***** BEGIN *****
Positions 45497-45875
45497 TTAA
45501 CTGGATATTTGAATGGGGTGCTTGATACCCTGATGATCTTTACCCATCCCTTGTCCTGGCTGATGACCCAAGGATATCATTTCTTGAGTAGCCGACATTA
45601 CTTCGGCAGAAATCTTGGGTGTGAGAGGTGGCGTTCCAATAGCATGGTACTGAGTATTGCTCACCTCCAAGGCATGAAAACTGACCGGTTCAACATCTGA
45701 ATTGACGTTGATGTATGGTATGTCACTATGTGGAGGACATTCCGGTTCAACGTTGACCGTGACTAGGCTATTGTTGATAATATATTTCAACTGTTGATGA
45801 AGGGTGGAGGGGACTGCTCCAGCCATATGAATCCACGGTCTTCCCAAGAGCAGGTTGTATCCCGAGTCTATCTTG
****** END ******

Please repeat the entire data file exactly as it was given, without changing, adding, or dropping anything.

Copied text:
Positions 45497-45875
45497 TTAA
45501 CTGGATATTTGAATGGGGTGCTTGATACCCTGATGATCTTTACCCATCCCTTGTCCTGGCTGATGACCCAAGGATATCATTTCTTGAGTAGCCGACATTA
45601 CTTCGGCAGAAATCTTGGGTGTGAGAGGTGGCGTTCCAATAGCATGGTACTGAGTATTGCTCACCTCCAAGGCATGAAAACTGACCGGTTCAACATCTGA
45701 ATTGACGTTGATGTATGGTATGTCACTATGTGGAGGACATTCCGGTTCAACGTTGACCGTGACTAGGCTATTGTTGATAATATATTTCAACTGTTGATGA
45801 AGGGTGGAGGGGACTGCTCCAGCCATATGAATCCACGGTCTTCCCAAGAGCAGGTTGTATCCCGAGTCTATCTTG